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I have the same conversation over and over as I meet people in the same situation. Case in point: Today I interviewed a very nice couple in a small town just north of Westchester County who expired with their broker last month. I won't bore you with the details, but it was brought up that they *may* have a buyer for their home. However, the would-be buyers have to sell their own home first. This is not an unfamiliar scenario.
In many cases, people who have a contingent (as in, they have to sell their own house first) buyer have even gone so far as to discuss-and agree to- a purchase price. When they interview an agent to list their home in case their contingent prospect can't perform, they sometimes can't reconcile the recommended list price from the agent with the (higher) price of their contingent prospect with the house to sell. They don't understand that their prospect with the contingency is not really offering them market value.
Market value is what the ready, willing and able buying public will pay you for your home. Someone with a house to sell isn't able. As such, there are two hazards a seller faces when hanging their hat on that contingent offer.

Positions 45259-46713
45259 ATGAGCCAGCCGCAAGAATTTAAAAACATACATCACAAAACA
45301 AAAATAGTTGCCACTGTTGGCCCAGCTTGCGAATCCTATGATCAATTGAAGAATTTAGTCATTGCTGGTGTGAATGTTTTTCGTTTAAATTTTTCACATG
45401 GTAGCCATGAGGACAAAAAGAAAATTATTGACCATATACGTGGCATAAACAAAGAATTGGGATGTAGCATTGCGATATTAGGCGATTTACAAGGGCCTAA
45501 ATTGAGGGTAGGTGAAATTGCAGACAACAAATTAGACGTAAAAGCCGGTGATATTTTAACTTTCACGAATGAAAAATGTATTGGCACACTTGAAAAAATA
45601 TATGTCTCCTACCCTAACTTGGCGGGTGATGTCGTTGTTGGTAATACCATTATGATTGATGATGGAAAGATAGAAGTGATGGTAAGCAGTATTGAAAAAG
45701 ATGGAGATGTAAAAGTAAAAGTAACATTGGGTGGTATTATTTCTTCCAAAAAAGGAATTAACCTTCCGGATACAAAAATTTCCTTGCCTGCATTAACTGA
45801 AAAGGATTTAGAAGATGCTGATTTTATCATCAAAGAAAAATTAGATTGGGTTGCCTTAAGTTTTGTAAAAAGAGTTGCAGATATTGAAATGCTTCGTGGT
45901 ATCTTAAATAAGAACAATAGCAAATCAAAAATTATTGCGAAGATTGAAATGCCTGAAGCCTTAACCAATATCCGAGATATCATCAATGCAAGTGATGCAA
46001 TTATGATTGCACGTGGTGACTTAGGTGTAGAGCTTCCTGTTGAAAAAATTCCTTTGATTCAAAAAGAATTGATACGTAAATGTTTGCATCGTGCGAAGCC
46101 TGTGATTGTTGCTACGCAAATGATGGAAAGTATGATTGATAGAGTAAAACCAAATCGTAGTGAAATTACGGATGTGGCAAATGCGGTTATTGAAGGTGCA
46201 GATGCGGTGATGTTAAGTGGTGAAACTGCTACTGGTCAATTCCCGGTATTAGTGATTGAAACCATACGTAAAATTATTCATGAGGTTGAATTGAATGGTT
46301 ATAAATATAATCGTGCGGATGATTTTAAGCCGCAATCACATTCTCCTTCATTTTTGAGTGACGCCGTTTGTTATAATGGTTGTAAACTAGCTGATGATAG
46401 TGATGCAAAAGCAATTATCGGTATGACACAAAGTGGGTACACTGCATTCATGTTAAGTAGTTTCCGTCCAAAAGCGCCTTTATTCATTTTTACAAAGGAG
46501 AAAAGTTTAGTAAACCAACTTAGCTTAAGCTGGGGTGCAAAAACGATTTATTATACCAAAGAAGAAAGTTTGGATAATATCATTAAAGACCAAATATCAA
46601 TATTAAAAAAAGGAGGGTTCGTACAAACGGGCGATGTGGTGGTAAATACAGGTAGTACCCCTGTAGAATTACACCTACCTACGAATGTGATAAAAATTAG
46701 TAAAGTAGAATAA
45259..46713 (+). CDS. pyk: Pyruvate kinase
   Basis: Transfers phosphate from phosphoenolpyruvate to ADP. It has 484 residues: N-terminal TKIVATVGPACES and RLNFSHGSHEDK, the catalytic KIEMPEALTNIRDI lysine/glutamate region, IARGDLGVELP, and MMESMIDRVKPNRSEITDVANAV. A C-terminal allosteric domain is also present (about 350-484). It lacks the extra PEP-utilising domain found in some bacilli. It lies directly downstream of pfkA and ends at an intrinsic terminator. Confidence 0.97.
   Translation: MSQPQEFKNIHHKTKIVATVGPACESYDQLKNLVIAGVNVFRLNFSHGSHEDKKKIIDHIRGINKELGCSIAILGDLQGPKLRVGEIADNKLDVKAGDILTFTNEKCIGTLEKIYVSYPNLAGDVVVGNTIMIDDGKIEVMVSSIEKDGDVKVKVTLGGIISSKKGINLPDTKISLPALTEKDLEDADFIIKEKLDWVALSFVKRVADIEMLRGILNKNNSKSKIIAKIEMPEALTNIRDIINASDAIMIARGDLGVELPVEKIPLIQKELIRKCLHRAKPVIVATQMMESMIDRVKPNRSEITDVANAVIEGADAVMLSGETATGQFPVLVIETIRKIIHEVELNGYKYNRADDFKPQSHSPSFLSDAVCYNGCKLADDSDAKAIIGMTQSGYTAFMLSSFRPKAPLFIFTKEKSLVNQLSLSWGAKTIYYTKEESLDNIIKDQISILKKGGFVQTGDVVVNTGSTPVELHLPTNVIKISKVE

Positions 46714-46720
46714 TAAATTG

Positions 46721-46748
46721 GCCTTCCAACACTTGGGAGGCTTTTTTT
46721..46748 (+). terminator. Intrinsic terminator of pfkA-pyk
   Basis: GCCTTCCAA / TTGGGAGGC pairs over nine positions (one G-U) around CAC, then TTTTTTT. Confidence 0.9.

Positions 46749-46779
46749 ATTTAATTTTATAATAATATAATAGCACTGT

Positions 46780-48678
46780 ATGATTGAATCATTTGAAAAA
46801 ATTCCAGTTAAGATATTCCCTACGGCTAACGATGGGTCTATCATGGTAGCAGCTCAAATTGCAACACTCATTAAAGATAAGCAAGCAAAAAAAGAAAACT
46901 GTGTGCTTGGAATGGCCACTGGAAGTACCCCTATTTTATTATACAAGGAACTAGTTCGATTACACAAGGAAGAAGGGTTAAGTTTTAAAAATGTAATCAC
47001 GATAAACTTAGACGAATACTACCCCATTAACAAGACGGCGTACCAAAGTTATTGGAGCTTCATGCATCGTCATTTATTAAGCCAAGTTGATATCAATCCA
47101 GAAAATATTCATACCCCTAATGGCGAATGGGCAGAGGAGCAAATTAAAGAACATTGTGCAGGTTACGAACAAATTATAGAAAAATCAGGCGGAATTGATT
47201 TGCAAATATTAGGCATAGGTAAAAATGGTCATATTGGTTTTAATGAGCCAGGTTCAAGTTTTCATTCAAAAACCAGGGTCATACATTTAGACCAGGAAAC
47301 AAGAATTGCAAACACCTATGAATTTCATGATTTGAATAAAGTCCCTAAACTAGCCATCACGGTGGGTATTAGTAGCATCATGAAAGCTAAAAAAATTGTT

The Math Hazard. Buyers who still have a house to sell often have an inflated opinion of their own value. Sure, they'll give you every dime of the asking price after they cash out $100,000 from the sale of their home. However, life happens. What if they can only get $50,000 out of their home? They'll have to lower their offer on the house. They can't afford more with reduced proceeds.
The Moral Hazard. 7 months later, after 2 deals die and 3 price reductions, the formerly cheerful and enthusiastic buyers with the house to sell stagger back to the negotiation table embittered and jaded. They have been through hell and had a huge chunk ripped out of their hide. And by gum, they are going to do the very same thing when they get their purchase done. Buyer's market, huh? Well, now they are buyers and they are out for blood. How much do you want? Fat chance fella. You'll take less from me.
The folks I spoke with today didn't need much convincing- they were far to mature and understood human nature. But some sellers, subjective as they are, need to know this. Contingent offers are seldom indicative of the true market conditions because the other would be principal has not gone through their own process.
Disclaimer: ActiveRain Corp. does not necessarily endorse the real estate agents, loan officers and brokers listed on this site. These real estate profiles, blogs and blog entries are provided here as a courtesy to our visitors to help them make an informed decision when buying or selling a house. ActiveRain Corp. takes no responsibility for the content in these profiles, that are written by the members of this community.